A few words on Re-examination of Witnesses | The Art of putting Humpty Dumpty back together again…

The purpose of re-examination is clear from the bare language of Section 138 of the Evidence Act. It reads:

138: Order of Examination – Witnesses shall be first examined-in chief then (if the adverse party so desires) cross-examined, then (if the party calling him so desires) re-examined. 

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Direction of re-examination.—The re-examination shall be directed to the explanation of matters referred to in cross-examination; and if new matter is, by permission of the Court, introduced in re-examination, the adverse party may further cross-examine upon that matter.

Language of Section 138 of Indian Evidence Act, 1872

The first principles:

  • While an examination in chief may be akin to building a wall, with bricks (of relevant facts/facts in issue), cement and all, cross examination is trying to punch holes into that wall and destroying its basis. Re-examination (which is what we discuss here!) is somewhat like trying to tell the Court that what appears to be damage to the wall or something that has displaced its basis – isn’t really damage (but a mere illusion of damage!) and can be explained away.
  • Re-examination is optional.
  • It is done by party who called the witness.
  • Object
    • For the explanation of matters elicited/exposed in cross examination.
    • Clearing obscurities and confusion.
    • Putting new fact(s) which may have come out in cross-examination in correct/accurate perspective.
  • Scope: New matters can be raised in a re-examination only with the permission of the Court, and on new matters, a fresh opportunity for cross examination is given to the opposite side. (this is fair!)
  • Experience has shown that re-examination may be required when a confusing question is asked to the witness during cross-examination. For instance, a question such as “Have you stopped beating your husband ?” – is asked, and the witness ends up saying a simple Yes or No (because a clever cross-examining counsel may – sometimes – end up forcing the witness to answer in a plain Yes or No to a leading question). (*This is also an improper question and should be disallowed by the Court)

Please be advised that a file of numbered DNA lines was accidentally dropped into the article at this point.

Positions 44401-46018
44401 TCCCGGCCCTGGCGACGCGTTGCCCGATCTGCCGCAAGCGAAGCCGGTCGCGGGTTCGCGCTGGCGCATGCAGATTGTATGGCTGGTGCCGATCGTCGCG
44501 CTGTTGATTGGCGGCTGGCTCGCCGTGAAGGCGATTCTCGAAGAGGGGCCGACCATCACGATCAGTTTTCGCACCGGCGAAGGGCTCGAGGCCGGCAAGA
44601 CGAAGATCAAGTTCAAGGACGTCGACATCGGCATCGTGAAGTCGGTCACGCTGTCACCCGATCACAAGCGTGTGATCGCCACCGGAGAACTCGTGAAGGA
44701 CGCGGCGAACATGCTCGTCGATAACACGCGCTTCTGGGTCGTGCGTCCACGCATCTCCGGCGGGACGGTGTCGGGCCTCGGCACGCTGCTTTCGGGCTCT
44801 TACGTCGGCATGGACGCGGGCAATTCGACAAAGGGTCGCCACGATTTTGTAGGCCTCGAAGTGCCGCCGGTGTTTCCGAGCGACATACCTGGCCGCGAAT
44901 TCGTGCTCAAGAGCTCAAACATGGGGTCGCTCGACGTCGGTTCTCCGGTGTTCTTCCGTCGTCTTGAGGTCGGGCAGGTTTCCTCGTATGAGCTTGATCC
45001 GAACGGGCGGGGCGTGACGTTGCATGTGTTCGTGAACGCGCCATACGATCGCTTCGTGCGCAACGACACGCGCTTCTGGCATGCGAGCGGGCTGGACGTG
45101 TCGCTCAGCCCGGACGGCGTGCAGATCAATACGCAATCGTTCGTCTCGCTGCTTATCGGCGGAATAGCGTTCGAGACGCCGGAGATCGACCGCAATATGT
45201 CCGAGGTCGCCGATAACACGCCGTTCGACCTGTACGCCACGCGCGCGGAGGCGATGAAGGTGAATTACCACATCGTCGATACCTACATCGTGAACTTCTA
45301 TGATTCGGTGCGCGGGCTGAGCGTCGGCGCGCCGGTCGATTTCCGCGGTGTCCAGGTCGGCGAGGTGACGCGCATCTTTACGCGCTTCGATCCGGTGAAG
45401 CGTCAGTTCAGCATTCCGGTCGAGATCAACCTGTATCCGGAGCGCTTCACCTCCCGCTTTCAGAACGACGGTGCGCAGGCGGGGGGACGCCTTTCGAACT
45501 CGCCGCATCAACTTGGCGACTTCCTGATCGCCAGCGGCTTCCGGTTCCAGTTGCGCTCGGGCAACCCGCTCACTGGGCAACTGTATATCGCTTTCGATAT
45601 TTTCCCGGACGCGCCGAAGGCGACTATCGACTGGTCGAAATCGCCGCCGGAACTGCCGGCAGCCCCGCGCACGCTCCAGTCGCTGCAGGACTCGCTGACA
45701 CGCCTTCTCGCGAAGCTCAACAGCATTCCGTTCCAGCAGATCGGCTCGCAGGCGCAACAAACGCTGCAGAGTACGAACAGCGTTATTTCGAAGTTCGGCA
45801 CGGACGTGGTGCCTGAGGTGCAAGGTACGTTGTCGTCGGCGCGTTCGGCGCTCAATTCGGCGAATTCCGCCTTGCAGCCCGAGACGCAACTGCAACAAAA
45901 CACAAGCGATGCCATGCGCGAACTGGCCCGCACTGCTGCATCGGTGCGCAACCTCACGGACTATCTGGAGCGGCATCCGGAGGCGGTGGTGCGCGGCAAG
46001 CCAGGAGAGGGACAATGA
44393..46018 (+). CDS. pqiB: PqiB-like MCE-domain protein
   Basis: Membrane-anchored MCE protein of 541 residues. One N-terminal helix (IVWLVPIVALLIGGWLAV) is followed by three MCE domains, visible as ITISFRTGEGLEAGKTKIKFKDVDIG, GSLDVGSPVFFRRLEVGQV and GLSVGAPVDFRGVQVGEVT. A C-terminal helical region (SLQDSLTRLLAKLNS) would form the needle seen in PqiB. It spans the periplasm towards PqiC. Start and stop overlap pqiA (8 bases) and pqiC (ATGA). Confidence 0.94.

• It is clear that either of these answers may not be the correct answer, since she may be : unmarried, or less bizarrely, she may have never had any physical altercation with her husband. In such a case, to present the accurate and true picture to the Court, the witness should be re-examined and asked “What is your marital status?” or “Describe your relations with your husband”, or “Tell us I’ve you’ve ever had any altercations with your husband”. etc etc.
  • Another illustration that may be a proper case study for utilisation of re-examination is : A witness being asked if the witness was wearing her eye-glasses at the time of the incident. (for instance, in case of a eye-witness to a Murder identifying the incident from a distance!). If the witness under the stress of cross-examination ends up saying No, then, something like this would usually be a very damaging circumstance that may make the court disbelieve her.
  • Having said that, in such cases, she can and should be re-examined to bring out on the record that She was wearing contact lenses on that day (so not wearing her glasses was immaterial); or she’d got a lasik done right before the said episode, or anything else that helps build credibility to demonstrate that she indeed saw it happening.
  • Therefore, re-examination is important in cases such as this, where the answer elicited in cross-examination – if allowed to stand on record – would paint a misleading picture or lead to a wrong inference in the mind of the judge.
  • Having said that, a re-examination cannot be permitted to fill-in the lacunae/loopholes exposed in one’s case and for the witness to get another bite at the cherry and craft and give better answers.
  • As you must have guessed by now, the need for re-examination may be considerably reduced by better and more pro-active exercise of powers u/s 165 of the Evidence Act by the Judge, where the judge puts questions to the witness with a view to arrive at the truth.
  • Every trial, after all, is a voyage of discovery with truth being the ultimate quest.

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  1. S R Agarwal

    Respected Sir,yr short articles are very useful as they Explain the tough legal terms in a way that even laymen can understand.I wasn’t even aware of such provision in law and your guidance is a voyage of discovery with truth being the ultimate quest.
    Kind Regards/SR

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